Ticks: Nature’s Hidden Danger
San Andreas, CA — Park Ranger Steve Diers has tangled with cougars, wild pigs and rattlesnakes, but the biggest danger lurking in the outdoors, he says, is the smallest one.
Diers has been a ranger for 31 years and now works for East Bay Municipal Utilities District.
According to Diers, of the 48 tick species in California, nine can carry Lyme disease. Of those, it´s the Black legged nymphal ticks that account for most Lyme disease transmission.
Diers says he receives calls every year from people that have been bitten and don‘t know what to do. Diers too has been bitten and was diagnosed with Chronic Disseminated Lyme disease. His wife Stephanie is disabled from Chronic Lyme disease, for which she was misdiagnosed.
According to the Centers for Disease Control, typical symptoms include fever, headache, fatigue and a skin rash. Early treatment is key. If left untreated, infection can spread to the joints, the heart and the nervous system.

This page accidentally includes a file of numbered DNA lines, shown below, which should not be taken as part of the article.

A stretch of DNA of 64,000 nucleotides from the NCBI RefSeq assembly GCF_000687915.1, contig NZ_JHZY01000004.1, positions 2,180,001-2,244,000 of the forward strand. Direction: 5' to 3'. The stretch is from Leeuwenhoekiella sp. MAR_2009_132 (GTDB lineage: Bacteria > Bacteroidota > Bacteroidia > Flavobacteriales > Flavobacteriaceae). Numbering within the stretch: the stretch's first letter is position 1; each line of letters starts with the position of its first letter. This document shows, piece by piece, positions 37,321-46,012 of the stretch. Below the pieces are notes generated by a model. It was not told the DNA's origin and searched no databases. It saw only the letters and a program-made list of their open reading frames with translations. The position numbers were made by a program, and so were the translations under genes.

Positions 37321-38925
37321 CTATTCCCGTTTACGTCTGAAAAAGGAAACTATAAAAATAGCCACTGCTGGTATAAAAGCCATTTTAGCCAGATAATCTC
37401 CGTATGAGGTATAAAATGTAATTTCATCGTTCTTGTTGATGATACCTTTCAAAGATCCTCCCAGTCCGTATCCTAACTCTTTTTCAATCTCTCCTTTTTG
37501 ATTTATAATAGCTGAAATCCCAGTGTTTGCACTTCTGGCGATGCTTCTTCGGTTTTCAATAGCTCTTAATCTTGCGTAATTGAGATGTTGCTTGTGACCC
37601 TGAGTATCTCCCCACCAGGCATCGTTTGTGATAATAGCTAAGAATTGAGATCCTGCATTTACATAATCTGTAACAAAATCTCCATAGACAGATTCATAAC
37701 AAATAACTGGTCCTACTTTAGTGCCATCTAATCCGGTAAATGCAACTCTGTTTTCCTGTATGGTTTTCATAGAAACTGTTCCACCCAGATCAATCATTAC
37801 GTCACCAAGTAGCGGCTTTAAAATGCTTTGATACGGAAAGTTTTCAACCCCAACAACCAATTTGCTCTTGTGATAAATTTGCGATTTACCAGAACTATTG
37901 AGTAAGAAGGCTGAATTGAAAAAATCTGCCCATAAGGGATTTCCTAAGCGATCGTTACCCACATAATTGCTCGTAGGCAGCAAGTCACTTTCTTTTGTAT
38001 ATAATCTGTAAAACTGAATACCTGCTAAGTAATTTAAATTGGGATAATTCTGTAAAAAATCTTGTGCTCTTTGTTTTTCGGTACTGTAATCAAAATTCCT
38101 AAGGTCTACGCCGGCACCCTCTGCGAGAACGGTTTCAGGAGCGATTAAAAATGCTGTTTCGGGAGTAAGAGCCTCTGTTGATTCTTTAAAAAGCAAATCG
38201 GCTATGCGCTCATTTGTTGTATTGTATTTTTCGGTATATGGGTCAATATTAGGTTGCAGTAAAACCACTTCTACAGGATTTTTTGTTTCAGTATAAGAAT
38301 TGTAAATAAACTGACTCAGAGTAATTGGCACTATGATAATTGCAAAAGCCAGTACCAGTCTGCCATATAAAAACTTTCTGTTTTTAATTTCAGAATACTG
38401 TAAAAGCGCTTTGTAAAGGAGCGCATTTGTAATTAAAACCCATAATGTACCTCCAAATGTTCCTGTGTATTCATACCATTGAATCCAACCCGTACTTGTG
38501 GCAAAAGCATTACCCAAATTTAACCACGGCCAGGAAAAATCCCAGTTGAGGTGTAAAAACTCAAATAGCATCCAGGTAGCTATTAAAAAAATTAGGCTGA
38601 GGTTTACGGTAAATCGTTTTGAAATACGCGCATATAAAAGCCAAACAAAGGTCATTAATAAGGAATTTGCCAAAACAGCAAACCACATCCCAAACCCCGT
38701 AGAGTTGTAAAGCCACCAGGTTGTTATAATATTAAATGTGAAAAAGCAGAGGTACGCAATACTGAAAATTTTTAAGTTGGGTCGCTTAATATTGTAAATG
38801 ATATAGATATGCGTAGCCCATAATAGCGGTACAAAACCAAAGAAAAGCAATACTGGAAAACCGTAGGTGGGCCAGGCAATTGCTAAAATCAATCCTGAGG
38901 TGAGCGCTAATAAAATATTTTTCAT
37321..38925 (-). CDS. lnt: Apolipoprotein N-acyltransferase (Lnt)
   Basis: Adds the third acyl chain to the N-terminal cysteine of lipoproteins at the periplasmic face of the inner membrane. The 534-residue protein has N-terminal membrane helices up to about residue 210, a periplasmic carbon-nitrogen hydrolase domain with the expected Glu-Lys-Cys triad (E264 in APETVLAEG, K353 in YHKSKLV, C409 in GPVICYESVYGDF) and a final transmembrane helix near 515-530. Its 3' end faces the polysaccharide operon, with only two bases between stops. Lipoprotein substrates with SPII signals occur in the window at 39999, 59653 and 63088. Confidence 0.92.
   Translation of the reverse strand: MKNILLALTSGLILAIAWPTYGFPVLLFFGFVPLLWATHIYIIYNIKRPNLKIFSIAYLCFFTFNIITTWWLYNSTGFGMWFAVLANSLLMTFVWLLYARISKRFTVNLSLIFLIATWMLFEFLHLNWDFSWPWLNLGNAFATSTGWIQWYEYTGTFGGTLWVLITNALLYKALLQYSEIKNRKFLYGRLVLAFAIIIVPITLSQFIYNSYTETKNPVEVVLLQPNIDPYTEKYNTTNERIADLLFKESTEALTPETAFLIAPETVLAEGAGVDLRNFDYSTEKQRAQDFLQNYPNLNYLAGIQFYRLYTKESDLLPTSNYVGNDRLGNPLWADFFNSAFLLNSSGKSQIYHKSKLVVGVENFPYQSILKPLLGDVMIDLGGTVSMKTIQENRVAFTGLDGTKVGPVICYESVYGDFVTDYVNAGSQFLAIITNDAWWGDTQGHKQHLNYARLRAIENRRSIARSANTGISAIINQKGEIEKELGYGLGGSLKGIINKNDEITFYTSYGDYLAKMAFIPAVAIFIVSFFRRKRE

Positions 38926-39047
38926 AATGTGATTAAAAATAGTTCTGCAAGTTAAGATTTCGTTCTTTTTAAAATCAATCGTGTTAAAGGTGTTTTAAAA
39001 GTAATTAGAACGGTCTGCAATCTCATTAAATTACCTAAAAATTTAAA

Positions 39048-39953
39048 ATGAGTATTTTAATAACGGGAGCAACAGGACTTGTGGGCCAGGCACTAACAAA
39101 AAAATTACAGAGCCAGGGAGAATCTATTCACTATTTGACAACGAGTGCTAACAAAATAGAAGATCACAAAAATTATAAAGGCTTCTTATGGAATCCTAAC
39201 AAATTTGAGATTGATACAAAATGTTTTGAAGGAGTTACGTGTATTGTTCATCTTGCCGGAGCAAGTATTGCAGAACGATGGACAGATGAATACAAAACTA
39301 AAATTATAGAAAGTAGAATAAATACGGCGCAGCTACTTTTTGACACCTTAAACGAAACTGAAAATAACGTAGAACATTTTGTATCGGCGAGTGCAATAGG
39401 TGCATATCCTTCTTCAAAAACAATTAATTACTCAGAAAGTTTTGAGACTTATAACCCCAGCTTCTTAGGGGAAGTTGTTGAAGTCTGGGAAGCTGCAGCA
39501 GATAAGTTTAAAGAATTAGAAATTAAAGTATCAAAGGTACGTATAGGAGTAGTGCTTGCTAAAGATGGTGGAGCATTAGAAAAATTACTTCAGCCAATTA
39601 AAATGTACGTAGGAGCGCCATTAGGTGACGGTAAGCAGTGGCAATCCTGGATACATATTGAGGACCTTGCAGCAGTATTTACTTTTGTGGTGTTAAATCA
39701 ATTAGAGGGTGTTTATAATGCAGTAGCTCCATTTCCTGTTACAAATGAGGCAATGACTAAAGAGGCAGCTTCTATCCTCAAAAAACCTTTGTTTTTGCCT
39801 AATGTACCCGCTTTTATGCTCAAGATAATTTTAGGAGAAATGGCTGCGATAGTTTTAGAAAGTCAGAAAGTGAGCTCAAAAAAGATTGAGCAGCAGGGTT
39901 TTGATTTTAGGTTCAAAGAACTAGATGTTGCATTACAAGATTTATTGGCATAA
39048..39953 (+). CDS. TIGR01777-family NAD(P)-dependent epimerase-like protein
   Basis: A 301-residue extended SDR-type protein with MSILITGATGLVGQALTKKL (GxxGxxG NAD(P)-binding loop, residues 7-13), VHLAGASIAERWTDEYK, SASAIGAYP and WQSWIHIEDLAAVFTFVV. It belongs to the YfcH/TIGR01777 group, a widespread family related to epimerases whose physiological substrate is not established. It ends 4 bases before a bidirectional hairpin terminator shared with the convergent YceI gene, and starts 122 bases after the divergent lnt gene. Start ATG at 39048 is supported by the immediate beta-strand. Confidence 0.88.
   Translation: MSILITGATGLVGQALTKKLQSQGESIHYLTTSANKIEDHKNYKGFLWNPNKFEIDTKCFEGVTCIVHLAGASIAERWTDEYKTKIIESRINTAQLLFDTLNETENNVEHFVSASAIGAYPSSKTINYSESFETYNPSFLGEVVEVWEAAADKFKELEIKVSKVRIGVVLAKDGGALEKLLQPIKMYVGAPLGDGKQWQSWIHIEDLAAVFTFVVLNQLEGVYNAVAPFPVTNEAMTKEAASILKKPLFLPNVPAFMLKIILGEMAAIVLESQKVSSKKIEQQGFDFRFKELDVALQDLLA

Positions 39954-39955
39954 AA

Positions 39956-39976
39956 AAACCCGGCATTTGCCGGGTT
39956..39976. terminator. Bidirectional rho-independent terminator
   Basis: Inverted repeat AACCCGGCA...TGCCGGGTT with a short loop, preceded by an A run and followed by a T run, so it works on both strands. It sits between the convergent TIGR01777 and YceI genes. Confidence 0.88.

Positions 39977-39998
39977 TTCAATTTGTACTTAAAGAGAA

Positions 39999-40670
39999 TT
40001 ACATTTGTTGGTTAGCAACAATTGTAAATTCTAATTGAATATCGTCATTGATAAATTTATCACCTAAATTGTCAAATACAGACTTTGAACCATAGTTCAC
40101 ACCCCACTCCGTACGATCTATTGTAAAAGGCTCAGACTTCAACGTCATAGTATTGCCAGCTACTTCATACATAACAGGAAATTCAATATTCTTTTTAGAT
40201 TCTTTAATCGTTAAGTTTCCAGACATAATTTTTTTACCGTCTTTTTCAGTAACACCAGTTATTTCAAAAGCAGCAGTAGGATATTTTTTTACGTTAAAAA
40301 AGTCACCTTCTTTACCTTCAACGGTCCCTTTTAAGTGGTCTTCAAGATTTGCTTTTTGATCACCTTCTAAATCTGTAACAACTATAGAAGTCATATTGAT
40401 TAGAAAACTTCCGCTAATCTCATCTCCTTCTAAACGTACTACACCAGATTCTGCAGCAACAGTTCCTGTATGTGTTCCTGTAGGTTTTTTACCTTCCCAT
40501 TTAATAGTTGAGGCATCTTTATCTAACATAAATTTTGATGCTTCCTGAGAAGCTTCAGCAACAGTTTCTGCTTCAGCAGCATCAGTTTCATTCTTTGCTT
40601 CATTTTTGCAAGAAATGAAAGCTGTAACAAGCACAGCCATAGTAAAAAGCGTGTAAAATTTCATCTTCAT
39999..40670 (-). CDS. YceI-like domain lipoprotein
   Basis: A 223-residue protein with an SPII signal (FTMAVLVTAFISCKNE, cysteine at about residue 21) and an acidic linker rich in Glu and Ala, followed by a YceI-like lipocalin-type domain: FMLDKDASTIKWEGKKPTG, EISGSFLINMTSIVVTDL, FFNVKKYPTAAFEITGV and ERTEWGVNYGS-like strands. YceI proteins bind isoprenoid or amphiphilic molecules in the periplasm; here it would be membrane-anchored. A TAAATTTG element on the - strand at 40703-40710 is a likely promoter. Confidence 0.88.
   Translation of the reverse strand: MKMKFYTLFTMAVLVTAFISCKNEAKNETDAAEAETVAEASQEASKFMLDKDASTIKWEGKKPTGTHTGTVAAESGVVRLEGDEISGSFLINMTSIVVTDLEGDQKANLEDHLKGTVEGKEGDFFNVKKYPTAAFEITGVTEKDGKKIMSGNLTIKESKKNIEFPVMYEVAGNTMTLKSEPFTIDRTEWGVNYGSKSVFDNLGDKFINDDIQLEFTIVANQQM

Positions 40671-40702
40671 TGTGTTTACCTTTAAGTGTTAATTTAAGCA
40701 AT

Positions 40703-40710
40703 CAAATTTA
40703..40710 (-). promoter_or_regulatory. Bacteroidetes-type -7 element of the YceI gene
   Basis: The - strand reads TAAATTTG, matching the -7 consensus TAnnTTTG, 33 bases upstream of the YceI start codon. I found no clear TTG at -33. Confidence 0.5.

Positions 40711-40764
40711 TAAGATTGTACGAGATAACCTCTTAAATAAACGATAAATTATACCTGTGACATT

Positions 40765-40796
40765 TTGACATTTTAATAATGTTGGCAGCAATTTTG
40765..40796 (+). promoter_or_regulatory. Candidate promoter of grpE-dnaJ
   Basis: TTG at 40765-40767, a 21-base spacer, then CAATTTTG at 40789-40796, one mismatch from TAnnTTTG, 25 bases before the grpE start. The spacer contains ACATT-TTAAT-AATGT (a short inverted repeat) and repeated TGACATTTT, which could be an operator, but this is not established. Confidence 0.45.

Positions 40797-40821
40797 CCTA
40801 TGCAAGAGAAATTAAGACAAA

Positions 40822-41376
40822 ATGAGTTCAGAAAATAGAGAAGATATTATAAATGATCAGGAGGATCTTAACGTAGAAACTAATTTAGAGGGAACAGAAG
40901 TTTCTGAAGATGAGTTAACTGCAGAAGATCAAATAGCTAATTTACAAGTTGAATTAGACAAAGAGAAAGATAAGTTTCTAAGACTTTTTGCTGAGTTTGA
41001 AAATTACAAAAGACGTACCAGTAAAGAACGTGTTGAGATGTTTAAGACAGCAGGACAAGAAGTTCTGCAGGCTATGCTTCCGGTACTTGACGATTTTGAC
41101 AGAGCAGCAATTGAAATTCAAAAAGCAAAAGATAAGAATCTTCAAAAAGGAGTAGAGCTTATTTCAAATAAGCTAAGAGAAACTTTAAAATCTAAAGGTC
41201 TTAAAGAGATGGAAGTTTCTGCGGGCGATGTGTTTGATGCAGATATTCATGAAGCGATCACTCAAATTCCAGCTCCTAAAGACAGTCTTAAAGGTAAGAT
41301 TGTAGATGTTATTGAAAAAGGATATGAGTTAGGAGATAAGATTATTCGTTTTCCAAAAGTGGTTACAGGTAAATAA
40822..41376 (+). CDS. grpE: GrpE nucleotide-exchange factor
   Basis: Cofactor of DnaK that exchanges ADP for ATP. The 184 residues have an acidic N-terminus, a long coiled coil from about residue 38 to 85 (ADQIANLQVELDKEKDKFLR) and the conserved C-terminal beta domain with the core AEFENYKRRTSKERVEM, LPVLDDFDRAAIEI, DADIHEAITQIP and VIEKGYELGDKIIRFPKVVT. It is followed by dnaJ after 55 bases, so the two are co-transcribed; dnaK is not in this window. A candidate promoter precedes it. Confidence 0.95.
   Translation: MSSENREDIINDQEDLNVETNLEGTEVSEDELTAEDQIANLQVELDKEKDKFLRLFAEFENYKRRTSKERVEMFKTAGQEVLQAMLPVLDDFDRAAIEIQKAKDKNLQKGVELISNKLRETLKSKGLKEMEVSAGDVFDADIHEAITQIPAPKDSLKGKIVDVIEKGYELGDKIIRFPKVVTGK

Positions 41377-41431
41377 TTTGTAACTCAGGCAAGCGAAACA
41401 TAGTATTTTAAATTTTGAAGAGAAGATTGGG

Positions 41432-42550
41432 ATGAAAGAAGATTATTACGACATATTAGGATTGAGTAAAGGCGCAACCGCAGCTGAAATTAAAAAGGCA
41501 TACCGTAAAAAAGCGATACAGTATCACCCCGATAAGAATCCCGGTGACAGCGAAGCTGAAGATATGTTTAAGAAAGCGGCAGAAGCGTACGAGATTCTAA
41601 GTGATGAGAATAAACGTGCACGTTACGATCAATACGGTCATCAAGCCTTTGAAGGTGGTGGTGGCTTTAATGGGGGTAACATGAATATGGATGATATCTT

The CDC says ticks thrive in humid, wooded areas but die quickly in sunny, dry environments. It says to prevent the disease, use insect repellent, remove ticks promptly, and control ticks around your home by using pesticides and landscaping techniques.
Diers also encourages people to dress appropriately when outdoors by wearing tucked in long pants, a hat and light colored clothing to easily spot ticks.
For more information, visit the CDC´s website.
Written by Vanessa Turner.